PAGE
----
Biometric cash relief payments system in Pakistan shows positive results with $695M disbursed
Pakistan’s biometric COVID-19 benefits scheme, Ehsaas Emergency Cash, has disbursed 112 billion Pakistani Rupees (roughly US$695 million), The International News reports, out of $900 million allocated.
The emergency financial relief scheme disburses Rs 12,000 per household (roughly $75), and has now reached more than nine million families in Pakistan. The goal is to reach 12 million families to benefit 80 million people.
An information portal was launched to help inform the public of relief payment rules, such as the number of beneficiaries and bank disbursement details, and digital capabilities previously being built up to support a poverty alleviation program (also known as Ehsaas), such as an SMS request service, were adapted for emergency payments, according to the report.
An analytics system was launched in 2019 to catch errors and fraudulent claims, which reduced the list provided by the Benazir Income Support Program (BISP) by more than 800,000. The system was also used to identify beneficiaries.
The International News suggests that the transparency and openness with which the program was launched are unusual by the standards of Pakistan’s government. Difficulty with fingerprint verifications, perhaps exacerbated by the closure of NADRA offices preventing biometric templates from being enrolled or updated, was recently reported.
The program’s success comes despite some concern over the use of contact fingerprint biometrics, as noted in a World Economic Forum article by Special Assistant to the Prime Minister of Pakistan on Poverty Alleviation and Social Protection Sania Nishtar, a Federal Minister in the Prime Minister’s Secretariat.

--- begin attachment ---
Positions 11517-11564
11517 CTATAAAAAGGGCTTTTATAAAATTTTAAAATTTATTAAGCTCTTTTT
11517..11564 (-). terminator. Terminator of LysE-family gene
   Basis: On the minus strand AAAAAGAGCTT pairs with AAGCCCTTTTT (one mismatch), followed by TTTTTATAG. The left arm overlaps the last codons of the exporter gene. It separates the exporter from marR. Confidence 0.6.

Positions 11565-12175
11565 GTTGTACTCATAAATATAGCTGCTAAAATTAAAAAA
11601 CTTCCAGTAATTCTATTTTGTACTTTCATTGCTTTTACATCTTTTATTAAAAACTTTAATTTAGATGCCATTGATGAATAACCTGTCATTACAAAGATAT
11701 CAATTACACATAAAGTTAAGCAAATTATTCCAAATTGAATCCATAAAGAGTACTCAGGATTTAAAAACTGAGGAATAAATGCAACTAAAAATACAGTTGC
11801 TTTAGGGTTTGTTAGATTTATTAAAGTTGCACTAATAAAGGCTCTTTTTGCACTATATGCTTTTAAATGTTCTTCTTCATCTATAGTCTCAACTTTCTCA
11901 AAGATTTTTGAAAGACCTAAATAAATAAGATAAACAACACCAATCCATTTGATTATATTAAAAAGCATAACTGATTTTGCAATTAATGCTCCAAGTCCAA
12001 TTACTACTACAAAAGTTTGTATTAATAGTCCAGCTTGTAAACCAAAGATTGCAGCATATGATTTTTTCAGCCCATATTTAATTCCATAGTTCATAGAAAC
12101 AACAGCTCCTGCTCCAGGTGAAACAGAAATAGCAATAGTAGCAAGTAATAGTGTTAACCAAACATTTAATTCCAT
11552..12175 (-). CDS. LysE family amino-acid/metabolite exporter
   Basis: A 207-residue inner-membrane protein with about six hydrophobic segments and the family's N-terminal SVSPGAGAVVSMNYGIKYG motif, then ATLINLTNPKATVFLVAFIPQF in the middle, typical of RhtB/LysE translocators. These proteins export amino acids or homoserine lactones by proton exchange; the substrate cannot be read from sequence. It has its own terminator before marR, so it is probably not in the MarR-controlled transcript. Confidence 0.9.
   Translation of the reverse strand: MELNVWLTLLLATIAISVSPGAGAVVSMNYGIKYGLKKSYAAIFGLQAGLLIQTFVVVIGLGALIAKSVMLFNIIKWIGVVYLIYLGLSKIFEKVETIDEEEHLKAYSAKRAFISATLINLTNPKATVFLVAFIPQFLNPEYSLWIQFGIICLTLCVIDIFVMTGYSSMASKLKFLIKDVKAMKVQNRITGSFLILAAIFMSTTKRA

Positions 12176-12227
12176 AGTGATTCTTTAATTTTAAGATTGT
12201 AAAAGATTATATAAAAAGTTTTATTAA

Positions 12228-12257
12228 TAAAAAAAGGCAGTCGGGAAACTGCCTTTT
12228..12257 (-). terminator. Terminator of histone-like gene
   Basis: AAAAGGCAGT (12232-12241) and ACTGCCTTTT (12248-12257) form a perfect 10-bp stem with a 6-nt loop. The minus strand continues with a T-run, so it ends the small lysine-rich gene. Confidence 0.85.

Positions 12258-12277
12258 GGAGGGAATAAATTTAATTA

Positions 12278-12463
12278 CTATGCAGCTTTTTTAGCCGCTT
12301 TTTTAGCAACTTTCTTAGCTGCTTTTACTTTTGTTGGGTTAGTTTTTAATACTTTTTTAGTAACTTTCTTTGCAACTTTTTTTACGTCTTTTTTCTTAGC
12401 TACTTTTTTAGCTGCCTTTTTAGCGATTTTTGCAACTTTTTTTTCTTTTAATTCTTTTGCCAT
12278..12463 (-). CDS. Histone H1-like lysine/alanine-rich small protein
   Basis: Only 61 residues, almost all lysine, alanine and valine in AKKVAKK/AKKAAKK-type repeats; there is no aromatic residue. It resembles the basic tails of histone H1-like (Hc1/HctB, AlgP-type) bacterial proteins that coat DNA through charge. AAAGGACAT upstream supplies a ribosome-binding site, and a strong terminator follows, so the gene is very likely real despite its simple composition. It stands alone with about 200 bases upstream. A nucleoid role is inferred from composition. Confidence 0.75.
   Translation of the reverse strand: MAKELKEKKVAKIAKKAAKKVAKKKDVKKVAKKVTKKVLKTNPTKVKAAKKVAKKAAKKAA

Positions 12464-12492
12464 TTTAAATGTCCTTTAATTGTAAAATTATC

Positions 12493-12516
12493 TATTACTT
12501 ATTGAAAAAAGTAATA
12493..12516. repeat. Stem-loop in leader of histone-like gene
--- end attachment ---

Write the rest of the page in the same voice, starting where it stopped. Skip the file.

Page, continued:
Two commercial banks won a tender last year to operate the Ehsaas program’s biometric cash transfer system, with retail agents in small shops disbursing cash outside of banks, and ATMs with integrated fingerprint biometric capabilities. Other concerns included connectivity and cybersecurity, the limitations of the data-driven system, which could result in payments being authorized for deceased people whose records have not been updated, and the possibility of help-lines being overloaded.
On the recipient side, transportation, theft after picking up aid, and low levels of financial and digital literacy were considered challenges, Nishtar writes.
Nishtar claims a “whole of government” approach with daily coordination meetings with stakeholders enabled “policy interventions in real-time to facilitate implementation.”
According to the report, initial indications are that the program has successfully delivered a measure of stability and security to the most vulnerable families in Pakistan.